Skip to main content


I’m waiting by the sea
for someone to come.
I see here and there.
Everyone is waiting.
For someone to come
or someone to go
(perhaps forever).

Some for a signal from above
that will guide their destiny;
others merely a better job,
or a spouse, or inheritance.

The stones are waiting too
for the tide to lash at them.
the stranded crabs wander,
waiting for the sea
to come in and take them back.
and the fish in the sea
are waiting too
for the crabs to come back.

The limitless earth behind me
is sowed with seeds
that have been waiting
for the heavenly water
that will sow them with life.
the squirrels and birds wait
for that water and the blooming
to rerun that eternal sequence
of life again and again.

We are all waiting
for something
or the other
to happen
and bring the change
we dread to bring
by our own hands.

My little wait is over,
She has come.

But my big wait
Still continues.
I know not
What I wait for.

But I’m waiting.

(The bit in italics may or may not be part of the poem.)


Popular posts from this blog

She's complicated

She's complicated. She'll charm you with charts, statistics and that corporate smile. But look into those eyes, they're fiercely bohemian. She's complicated. Her chatterings seem to resonate with happy sounds, but listen with the other ear, to an unhidden lament. She's complicated. Her silences agonise, her voice echoes in her absence. And yet there is a mild dread as her name flashes on the ringing phone. She's complicated. Sometimes she's a poetess, shallow, romantic, trying to hide a sardonic, world-weary wit. She's complicated. She could be a spiteful Fury, wrath unabated, but that's just to hide the lamb-hugging girl within. She's complicated. She's an enchantress, a fool, a tyrant, a nurse, an imp, a priestess, but she's generally a good friend. She's complicated. Published in Making Waves - A Poetry Anthology , ed. Pam & Bill Swyers; Swyers Publishing 2011. ISBN: 978-0-9843113-6-1.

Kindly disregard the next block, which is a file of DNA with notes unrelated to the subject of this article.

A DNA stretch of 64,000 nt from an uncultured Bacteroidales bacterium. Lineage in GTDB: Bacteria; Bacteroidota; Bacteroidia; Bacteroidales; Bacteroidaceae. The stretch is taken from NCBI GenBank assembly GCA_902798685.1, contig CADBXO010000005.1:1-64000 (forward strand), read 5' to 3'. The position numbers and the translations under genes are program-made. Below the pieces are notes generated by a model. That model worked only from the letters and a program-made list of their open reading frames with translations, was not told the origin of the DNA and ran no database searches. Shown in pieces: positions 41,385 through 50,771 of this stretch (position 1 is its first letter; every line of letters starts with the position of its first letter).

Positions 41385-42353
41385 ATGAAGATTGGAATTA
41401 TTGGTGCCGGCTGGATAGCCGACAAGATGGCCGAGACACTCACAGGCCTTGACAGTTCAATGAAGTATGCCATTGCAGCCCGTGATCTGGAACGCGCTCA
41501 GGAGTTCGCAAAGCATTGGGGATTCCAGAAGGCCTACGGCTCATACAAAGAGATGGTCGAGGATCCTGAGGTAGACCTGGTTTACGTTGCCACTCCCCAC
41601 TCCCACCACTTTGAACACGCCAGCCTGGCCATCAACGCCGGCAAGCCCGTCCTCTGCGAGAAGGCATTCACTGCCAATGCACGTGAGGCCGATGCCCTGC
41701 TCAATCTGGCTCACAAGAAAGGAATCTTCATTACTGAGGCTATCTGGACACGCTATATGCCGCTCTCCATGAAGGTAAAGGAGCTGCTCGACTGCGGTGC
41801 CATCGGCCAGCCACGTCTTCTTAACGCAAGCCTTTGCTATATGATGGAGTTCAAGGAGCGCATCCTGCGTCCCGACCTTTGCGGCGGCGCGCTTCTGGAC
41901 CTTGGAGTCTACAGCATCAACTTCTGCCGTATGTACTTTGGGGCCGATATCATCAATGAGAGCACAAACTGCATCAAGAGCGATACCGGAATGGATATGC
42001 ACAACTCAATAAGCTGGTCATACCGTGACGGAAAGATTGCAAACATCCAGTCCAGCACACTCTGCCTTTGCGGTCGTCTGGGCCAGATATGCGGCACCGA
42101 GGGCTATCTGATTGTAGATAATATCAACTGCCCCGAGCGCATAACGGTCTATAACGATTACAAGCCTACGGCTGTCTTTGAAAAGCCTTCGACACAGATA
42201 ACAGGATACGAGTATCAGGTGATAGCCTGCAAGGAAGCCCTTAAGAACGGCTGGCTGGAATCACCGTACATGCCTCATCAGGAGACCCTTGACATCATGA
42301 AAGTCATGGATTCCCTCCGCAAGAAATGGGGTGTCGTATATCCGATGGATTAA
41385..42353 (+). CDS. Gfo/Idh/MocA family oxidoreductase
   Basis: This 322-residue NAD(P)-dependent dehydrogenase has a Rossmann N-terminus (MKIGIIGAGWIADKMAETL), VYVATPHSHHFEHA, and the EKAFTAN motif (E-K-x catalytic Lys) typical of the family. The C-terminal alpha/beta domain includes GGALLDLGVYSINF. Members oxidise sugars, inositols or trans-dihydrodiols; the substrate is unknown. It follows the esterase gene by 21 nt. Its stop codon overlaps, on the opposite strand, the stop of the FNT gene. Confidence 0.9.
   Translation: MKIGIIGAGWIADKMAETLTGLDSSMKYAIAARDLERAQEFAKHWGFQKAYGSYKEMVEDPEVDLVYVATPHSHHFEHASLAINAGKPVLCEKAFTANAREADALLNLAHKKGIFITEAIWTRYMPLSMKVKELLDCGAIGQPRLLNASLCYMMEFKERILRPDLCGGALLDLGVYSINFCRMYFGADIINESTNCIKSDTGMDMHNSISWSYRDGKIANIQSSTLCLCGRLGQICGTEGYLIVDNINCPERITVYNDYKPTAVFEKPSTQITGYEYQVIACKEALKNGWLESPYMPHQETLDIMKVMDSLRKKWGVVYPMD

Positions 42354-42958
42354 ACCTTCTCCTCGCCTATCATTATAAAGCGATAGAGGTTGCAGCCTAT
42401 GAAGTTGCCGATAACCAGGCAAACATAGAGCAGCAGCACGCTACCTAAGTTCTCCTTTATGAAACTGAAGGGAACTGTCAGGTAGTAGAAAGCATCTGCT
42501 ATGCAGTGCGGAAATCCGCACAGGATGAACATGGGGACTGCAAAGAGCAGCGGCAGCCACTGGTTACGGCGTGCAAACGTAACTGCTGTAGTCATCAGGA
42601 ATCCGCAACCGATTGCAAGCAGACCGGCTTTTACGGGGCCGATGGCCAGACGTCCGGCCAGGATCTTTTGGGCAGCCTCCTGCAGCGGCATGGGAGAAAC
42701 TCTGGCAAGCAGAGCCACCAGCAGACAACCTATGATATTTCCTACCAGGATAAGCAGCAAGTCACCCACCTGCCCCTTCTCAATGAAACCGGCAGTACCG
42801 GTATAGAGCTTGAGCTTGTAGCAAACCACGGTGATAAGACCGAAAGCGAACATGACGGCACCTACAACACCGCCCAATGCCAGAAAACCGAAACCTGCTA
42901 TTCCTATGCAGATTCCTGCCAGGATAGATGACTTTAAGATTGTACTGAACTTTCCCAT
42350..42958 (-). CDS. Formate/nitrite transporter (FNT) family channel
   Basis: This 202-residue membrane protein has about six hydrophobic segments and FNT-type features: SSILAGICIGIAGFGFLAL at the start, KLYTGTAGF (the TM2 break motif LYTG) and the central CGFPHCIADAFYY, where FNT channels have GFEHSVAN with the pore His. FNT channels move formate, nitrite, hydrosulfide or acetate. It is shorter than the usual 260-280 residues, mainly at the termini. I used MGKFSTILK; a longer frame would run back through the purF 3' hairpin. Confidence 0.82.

Nellie, 1983

Very often the sun rises in warm, golden rays on opening buds, birdsong and dewdrops, and the stench of stale death. Very often the sun rises Upon mutilated men - blood drying over their eyes and gore-caked machetes rusting in their abdomens. Very often the sun rises over hyaenas fretting over the carrion going waste - they can eat no more, nor can the vultures. Very often the sun rises on a day already defeated - shrieking, screeching, screaming, demanding that it go back for there was peace in the night. Published in Tranquil Muse 2018.

To the piece of orange peel in my bag on the trip to Janjira,

You were the only one to stay by my side when all others Had left me to travel that final stretch homeward alone And while I had to throw you away after two days Because of the stench that made me put the bag in the wash And earn mother's censure onto which she piled older grievances You did help relive some happy memories of the sea breeze And the boatmen's chatter and the old bronze cannons’ roar And cope with those whose IQ is less than yours And taught me that I was mortal in that ride across the creek And that like you I too shall one day be stripped of my essence And confined to the dustbin of humanity I miss you, orange peel Published in Lakdi Ka Pul - II The Poetry Bridge 2017 — an international anthology by Twin City Poetry Club